Birds of the Bible – Name Study – Heron

Great Blue Heron (Ardea herodias) Watching young nearby by Lee at Viera Wetlands

Great Blue Heron (Ardea herodias) Watching young nearby by Lee at Viera Wetlands

Let’s look into a name study for another Bird of the Bible – this time the Heron. Our fishing Green Heron directed my thinking towards the Heron. So, let’s see what we can find out about how they are mentioned in Scripture.

The Heron and their kind are mentioned in Leviticus and Deuteronomy in the list of “Unclean Birds” or the “Do not eat” list.

And the stork, the heron after her kind, and the lapwing, and the bat. (Leviticus 11:19 KJV)

And the stork, and the heron after her kind, and the lapwing, and the bat. (Deuteronomy 14:18 KJV)

Those are the only two references to Herons in the King James Version. But how do other versions translate this bird? That is what these name study articles do. Dig around in the Word. I use e-Sword’ s compare mode to see the different versions.

Brenton, as does the APB, DRB, ISV, and NET  has the Heron in Psalms:

There the sparrows will build their nests; and the house of the heron takes the lead among them. Psalms 104:17 Brenton)

The Bishops and CJB only use Heron in Deuteronomy, but not Leviticus.

The Phillips does not even use the word “Heron.”

Here is the Hebrew word used in these verses:

H601
אנפה
‘ănâphâh
an-aw-faw’
From H599; an unclean bird, perhaps the parrot (from its irascibility): – heron.

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The DRB also uses Heron in Job:

The wing of the ostrich is like the wings of the heron, and of the hawk. (Job 39:13 DRB)

The GW shows Heron in these verses:

“It will become the possession of herons. It will become pools of water. I’ll sweep it with the broom of destruction,” declares the LORD of Armies. (Isaiah 14:23 GW)

Pelicans and herons will take possession of the land. Owls and crows will live there. He will stretch the measuring line of chaos and the plumb line of destruction over it. (Isaiah 34:11 GW)

Flocks will lie down in it along with animals of every kind. Even pelicans and herons will nest on top of its columns. Listen! A bird will sing in a window. The doorway will be in ruins, because the LORD will expose the cedar beams. (Zephaniah 2:14 GW)

Isaiah 14:23 uses H7090 which is:

H7090
קפּד קפּוד
qippôd qippôd
kip-pode’, kip-pode’
From H7088; a species of bird, perhaps the bittern (from its contracted form): – bittern.

Isaiah 34:11 GW and Zephaniah 2:14 GW both use the same H7090. The word is translated as “Bittern” in the KJV for all three verses. The Ardeidae- Herons, Bitterns Family consists of Heron, Egrets and Bitterns so, there doesn’t seem to be a problem there, especially since the first two verses said, “heron after her kind.” They are related.

The DRB’s (1899 Douay-Rheims Bible) translation, to me, does not seem to match the rest of the other translations.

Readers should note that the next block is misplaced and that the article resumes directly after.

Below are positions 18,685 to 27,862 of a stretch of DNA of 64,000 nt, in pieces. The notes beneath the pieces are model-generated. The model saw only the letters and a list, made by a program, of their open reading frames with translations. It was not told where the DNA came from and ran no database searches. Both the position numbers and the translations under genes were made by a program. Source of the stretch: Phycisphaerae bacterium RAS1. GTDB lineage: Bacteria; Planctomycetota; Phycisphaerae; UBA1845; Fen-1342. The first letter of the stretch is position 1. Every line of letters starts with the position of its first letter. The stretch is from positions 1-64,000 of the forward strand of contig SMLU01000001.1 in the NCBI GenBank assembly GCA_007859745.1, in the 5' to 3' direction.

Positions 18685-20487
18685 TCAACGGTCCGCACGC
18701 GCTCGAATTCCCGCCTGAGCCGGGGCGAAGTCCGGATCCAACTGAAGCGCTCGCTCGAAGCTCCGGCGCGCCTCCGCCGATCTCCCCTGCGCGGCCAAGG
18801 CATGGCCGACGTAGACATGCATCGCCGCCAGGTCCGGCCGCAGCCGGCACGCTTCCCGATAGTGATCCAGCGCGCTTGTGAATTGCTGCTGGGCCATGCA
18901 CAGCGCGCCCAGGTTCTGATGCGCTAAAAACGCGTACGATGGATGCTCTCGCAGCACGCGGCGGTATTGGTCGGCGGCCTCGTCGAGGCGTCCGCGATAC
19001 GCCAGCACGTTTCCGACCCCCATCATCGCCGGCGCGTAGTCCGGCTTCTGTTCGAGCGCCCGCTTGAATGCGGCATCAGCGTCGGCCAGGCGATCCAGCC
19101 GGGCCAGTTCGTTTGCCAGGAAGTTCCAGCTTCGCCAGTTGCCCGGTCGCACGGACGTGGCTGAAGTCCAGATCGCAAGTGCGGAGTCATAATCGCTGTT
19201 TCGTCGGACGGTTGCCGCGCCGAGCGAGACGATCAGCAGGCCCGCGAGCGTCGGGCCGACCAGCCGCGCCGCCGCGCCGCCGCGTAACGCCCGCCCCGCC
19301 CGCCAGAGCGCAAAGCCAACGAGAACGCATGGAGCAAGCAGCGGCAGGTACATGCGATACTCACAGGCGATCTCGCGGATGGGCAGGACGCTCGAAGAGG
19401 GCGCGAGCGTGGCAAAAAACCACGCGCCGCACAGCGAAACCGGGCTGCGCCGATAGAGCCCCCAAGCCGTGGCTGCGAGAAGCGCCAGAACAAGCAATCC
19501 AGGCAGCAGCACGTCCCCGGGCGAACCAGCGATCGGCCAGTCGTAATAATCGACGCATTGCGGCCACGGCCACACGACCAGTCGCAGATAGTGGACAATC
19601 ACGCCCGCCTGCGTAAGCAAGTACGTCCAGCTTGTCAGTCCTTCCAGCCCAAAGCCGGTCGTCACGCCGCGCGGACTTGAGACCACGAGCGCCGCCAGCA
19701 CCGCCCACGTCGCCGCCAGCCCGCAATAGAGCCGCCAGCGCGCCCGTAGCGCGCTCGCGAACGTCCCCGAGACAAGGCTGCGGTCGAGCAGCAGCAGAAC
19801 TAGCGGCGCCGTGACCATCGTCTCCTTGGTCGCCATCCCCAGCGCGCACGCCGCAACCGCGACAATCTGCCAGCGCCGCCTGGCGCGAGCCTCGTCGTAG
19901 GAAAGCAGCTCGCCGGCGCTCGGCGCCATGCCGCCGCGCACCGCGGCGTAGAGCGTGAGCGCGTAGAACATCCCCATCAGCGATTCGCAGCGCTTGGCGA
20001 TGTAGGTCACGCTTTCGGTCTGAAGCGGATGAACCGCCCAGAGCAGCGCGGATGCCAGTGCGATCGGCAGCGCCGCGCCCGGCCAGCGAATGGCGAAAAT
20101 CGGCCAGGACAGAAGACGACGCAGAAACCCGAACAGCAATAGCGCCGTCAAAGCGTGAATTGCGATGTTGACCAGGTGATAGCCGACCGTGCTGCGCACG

Boat-billed Heron (Cochlearius cochlearius) by Lee at LPZoo

Boat-billed Heron (Cochlearius cochlearius) by Lee at LPZoo

Herons:

The herons are long-legged freshwater and coastal birds in the family Ardeidae, with 72 recognised species (some are called “egrets” or “bitterns” instead of “heron”). Within Ardeidae, all members of the genera Botaurus and Ixobrychus are referred to as “bitterns”, and — including the Zigzag Heron or Zigzag Bittern — are a monophyletic group within the Ardeidae. However, egrets are not a biologically distinct group from the herons, and tend to be named differently because they are mainly white and/or have decorative plumes. Although egrets have the same build as herons, they tend to be smaller.

The classification of the individual heron/egret species is fraught with difficulty, and there is still no clear consensus about the correct placement of many species into either of the two major genera, Ardea and Egretta. One species formerly considered to constitute a separate monotypic family Cochlearidae, the Boat-billed Heron, is now regarded as a member of the Ardeidae.

Although herons resemble birds in some other families, such as the storks, ibises, spoonbills and cranes, they differ from these in flying with their necks retracted, not outstretched. They are also one of the bird groups that have powder down. Some members of this group nest colonially in trees, while others, notably the bitterns, use reedbeds.

Grey Heron (Ardea cinerea) by W Kwong

Grey Heron (Ardea cinerea) by W Kwong

The herons are a widespread family, they exist on all continents except Antarctica, and are present in most habitats except the coldest extremes of the Arctic, extremely high mountains and the driest deserts. Almost all species are associated with water, they are essentially non-swimming waterbirds that feed on the margins of lakes, rivers, swamps, ponds and the sea. They are predominately found in lowland areas, although some species live in alpine areas, and the majority of species occur in the tropics.

The herons are a highly mobile family, with most species being at least partially migratory. Birds are particularly inclined to disperse widely after breeding but before the annual migration where the species is colonial, searching out new feeding areas and reducing the pressures on feeding grounds near the colony. The migration typically occurs at night, usually as individuals or in small groups.